Michigan quarterback talks about his reaction to the news and past encounters with the former Ole Miss quarterback. Angelique S. Chengelis, Detroit News
Tampa, Fla. — Michigan quarterback Brandon Peters has been described in the past as being quiet and soft-spoken, not loud enough in the huddle and on the line of scrimmage.
Now, teammates are using terms like “swagger” to describe Peters’ style, and have said that he’s taking a leadership role and becoming more vocal.
Peters, who will be Michigan’s starting quarterback in the New Year’s Day Outback Bowl, seemed to deliver a message loud and clear on Thursday after Outback Bowl practice — he is not intimidated by the addition of Ole Miss transfer Shea Patterson.
Patterson will enroll at the start of the year and likely will find out later in January whether the NCAA will waive the transfer rule and allow him to immediately compete. He and several teammates have transferred from Ole Miss after additional NCAA punishment. They are seeking to prove the program exhibited “egregious behavior” in misleading the players to come to Ole Miss in an effort to have the transfer rule waived.
Peters admitted that the arrival of Patterson, the No. 1 quarterback in the 2016 class, has given him added motivation.
“It’s like someone coming into your house and taking something from you,” Peters said after practice Thursday. “You’re not going to let that happen. I’m not going to let someone come into my house and take something from me. It’s kind of that mindset.”
Peters, who has participated in some high school football All-Star camps with Patterson, said he didn’t have much reaction to the transfer news.
“I’m not worried about that right now,” Peters said. “Just focused on the game.
“You just can’t worry about it too much. I just try to focus on myself and what I can do to get better. When you start worrying about other people and that kind of stuff, that can kind of throw you off a little bit and kind of mess with your mind. Just try to stay away from stuff like that and just focus on what I can do.”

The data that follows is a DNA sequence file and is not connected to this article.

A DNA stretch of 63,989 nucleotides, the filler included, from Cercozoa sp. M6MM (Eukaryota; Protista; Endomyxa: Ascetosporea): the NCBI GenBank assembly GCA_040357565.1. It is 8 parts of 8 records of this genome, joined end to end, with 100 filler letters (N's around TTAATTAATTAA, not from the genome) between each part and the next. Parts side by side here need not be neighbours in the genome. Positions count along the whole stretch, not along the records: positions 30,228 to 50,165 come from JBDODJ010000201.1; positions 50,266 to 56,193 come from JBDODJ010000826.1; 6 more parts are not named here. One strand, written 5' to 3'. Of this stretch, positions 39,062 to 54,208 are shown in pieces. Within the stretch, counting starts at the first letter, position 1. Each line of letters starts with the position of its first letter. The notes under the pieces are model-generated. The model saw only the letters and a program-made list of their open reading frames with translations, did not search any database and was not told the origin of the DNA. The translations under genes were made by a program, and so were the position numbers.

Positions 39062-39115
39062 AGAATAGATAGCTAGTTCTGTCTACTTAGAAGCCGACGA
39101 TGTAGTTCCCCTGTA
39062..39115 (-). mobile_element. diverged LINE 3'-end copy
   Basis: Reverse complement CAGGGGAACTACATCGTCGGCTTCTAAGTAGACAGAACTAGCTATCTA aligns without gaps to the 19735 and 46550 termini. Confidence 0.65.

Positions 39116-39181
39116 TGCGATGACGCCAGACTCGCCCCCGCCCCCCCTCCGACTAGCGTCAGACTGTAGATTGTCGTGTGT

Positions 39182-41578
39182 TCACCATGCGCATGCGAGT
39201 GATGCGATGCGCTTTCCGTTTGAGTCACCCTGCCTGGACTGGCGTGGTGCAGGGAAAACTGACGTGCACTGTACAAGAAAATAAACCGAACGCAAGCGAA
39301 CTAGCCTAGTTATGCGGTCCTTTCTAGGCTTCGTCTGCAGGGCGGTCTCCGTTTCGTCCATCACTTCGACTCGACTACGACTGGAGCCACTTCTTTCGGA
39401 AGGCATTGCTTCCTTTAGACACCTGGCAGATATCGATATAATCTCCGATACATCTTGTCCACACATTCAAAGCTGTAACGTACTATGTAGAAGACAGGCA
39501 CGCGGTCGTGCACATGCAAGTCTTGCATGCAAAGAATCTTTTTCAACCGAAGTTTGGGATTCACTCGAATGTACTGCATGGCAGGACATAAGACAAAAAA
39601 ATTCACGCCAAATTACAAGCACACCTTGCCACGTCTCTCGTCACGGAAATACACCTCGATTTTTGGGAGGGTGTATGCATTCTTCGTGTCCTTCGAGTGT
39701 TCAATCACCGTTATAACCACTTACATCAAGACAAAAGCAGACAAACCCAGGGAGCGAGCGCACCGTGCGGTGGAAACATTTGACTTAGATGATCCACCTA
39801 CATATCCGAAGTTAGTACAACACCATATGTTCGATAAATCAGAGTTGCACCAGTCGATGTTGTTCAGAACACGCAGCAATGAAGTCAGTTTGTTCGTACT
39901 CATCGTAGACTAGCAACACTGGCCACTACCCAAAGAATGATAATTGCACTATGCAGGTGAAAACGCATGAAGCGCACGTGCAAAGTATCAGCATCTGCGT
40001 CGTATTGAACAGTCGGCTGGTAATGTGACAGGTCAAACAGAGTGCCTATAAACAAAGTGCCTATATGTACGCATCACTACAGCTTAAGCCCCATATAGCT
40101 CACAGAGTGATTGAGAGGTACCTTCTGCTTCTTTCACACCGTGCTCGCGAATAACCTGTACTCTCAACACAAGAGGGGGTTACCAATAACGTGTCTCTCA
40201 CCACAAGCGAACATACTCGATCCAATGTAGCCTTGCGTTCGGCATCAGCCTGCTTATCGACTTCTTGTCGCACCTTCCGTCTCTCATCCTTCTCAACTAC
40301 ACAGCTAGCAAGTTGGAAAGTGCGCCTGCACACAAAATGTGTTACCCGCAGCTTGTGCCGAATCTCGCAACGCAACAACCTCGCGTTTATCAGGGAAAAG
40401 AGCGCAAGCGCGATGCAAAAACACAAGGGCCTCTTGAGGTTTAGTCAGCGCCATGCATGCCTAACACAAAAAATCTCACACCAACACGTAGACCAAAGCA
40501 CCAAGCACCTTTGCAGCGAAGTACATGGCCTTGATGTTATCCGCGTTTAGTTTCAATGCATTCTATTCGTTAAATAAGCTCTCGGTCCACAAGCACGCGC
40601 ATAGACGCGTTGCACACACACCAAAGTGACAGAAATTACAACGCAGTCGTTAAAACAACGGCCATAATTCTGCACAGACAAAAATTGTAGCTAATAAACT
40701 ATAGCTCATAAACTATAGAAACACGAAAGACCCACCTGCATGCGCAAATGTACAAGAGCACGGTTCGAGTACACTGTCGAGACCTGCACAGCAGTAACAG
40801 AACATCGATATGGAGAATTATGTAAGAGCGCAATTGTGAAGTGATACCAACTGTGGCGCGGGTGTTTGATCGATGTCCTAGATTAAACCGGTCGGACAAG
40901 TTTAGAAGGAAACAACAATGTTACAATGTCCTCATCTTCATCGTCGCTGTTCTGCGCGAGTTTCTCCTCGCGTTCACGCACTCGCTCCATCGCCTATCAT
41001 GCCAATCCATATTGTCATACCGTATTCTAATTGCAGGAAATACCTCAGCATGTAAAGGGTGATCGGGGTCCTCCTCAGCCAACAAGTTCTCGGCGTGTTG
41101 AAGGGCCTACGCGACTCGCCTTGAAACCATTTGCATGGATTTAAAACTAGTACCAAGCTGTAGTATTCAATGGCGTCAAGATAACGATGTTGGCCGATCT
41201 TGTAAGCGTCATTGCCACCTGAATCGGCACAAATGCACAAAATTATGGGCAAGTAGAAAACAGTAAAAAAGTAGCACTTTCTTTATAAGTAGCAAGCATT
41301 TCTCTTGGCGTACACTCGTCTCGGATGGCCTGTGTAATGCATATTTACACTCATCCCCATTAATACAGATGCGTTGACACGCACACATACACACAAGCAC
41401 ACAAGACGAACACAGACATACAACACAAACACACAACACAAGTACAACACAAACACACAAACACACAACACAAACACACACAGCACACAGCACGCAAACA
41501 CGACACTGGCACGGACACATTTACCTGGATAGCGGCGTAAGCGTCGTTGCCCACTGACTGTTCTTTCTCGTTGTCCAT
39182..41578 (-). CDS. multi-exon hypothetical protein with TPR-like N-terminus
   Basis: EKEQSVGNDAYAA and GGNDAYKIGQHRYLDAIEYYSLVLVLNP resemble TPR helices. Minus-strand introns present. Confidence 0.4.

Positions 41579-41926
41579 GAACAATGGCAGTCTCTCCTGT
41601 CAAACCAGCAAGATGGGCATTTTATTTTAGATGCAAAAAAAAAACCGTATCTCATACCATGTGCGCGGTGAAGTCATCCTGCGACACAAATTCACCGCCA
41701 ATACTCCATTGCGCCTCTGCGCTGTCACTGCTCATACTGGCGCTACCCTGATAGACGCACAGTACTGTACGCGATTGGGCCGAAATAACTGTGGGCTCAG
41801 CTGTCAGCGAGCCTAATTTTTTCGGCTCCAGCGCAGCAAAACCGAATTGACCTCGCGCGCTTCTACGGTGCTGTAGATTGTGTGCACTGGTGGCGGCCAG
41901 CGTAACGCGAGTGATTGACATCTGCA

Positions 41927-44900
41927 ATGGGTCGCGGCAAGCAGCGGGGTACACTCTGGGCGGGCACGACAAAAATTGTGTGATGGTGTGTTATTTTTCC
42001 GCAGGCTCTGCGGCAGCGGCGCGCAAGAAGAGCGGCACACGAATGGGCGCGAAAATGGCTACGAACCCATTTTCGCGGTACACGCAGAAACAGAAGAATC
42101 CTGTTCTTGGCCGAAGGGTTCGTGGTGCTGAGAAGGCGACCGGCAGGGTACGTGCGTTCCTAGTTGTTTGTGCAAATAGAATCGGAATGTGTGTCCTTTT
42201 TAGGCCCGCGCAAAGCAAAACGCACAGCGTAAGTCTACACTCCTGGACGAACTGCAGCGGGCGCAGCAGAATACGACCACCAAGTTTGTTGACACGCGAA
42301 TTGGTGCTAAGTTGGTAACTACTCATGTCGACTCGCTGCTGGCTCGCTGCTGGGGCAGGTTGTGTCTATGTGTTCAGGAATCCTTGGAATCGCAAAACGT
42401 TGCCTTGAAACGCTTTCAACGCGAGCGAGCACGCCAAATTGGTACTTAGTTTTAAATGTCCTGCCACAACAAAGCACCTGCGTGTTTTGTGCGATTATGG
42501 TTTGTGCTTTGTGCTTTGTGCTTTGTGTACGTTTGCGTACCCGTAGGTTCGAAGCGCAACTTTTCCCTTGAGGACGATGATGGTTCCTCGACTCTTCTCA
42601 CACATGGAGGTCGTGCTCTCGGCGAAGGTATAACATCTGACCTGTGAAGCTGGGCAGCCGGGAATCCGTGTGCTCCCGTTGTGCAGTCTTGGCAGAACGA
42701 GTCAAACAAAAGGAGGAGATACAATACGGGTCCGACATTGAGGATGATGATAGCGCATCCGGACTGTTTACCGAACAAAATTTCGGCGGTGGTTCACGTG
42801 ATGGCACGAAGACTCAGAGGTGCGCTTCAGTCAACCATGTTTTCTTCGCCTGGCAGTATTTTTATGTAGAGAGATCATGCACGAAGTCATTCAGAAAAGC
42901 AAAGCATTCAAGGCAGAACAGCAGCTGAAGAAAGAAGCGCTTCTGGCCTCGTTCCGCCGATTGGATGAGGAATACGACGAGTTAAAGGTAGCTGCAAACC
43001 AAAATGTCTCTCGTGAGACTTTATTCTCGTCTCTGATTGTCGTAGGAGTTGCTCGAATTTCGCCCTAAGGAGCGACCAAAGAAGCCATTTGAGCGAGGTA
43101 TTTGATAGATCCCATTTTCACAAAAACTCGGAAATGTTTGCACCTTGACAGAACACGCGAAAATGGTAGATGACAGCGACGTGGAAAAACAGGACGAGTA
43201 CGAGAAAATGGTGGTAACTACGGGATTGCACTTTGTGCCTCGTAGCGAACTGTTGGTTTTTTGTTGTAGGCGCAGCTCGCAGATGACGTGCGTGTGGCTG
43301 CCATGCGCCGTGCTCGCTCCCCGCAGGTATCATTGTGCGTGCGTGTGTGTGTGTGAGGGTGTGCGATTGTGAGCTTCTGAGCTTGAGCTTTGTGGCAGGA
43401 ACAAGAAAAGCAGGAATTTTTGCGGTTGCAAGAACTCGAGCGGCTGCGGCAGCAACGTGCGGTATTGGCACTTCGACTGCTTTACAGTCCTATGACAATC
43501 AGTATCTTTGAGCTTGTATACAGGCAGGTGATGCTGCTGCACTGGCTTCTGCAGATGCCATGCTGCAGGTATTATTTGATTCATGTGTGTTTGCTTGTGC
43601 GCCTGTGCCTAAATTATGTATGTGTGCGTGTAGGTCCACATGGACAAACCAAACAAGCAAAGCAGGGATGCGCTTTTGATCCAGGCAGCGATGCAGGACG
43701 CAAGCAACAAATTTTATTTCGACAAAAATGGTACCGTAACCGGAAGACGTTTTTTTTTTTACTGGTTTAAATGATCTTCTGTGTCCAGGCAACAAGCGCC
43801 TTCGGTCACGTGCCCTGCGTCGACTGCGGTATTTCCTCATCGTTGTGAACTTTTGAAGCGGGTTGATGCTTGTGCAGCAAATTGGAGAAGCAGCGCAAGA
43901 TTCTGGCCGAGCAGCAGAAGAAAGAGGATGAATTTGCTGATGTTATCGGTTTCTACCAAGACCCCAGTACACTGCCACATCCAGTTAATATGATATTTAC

Tight end Sean McKeon, one of Peters’ close friends on the team, said he has seen a positive reaction from Peters after the news of Patterson’s transfer.
“He’s doing what he’s always done, just working hard,” McKeon said Thursday. “Put a little fire in him I think. He’s had a great bowl camp. He’s practicing really well. He’s being vocal, being a real leader for this offense. I think it’s great to see. Excited to see him play in the bowl game.”
Peters competed 37 of 64 passes for 486 yards in five games played. Perhaps most important is that he has thrown four touchdowns and no interceptions.
Michigan coach Jim Harbaugh likes what he has seen from Peters, who started three games late in the season but missed the regular-season finale against Ohio State after suffering a concussion the week before at Wisconsin.
“He's been really good. Locked in, performing well,” Harbaugh said. “Been throwing the ball good. Been sharp. Mechanics are getting better and better. Just naturally he's got a lot of talent, and just getting better with the mechanics every time he has an opportunity to go out on the practice field.
"Every rep is great for him because it's one of those positions that you can watch a play and it's always something that you can see to get better at or coach. It’s not nitpicking, it's just coaching. There's always something in a quarterback's play that you can coach or talk about and learn from. Every opportunity he has to go out on the field is great for him.”
Peters’ teammates have seen him come into his own this season, especially since he took over as starter. He is now the No. 1 quarterback and will be challenged in the spring by Dylan McCaffrey, who is redshirting this year, Patterson and early enrollee freshman Joe Milton.
Senior left tackle Mason Cole, who will tie a program record when he makes his 51st start in the Outback Bowl on Monday, said Peters’ confidence has grown.
“The kid’s got a little swagger to him,” Cole said this week. “He runs around like he owns the place, and that’s what you want.”
Peters laughed a bit when told of the swagger description.
“I feel comfortable out there making all the calls and everything,” he said. “I guess if you want to say swagger, I guess so.”
He was disappointed he had to miss the Ohio State game. Certainly, he understood why, considering he was still having post-concussion headaches midweek of the Ohio State game preparations. Peters was finally cleared midway through the next week.
“I was down,” Peters said. “I was kind of mad. I wanted to get out there and play against Ohio State. It would have been a great opportunity. Felt like I was letting my team down now being able to get out there and compete.”
Now he said he has a chance to make a statement in the bowl game and make it clear he runs the Michigan house as far as quarterback is concerned.
“I’m not going to say the teams that I got a chance play against this year were bad teams, but playing against a good SEC team, an 8-4 team, being able to have a breakout game and play well, I think I could make a huge statement,” Peters said.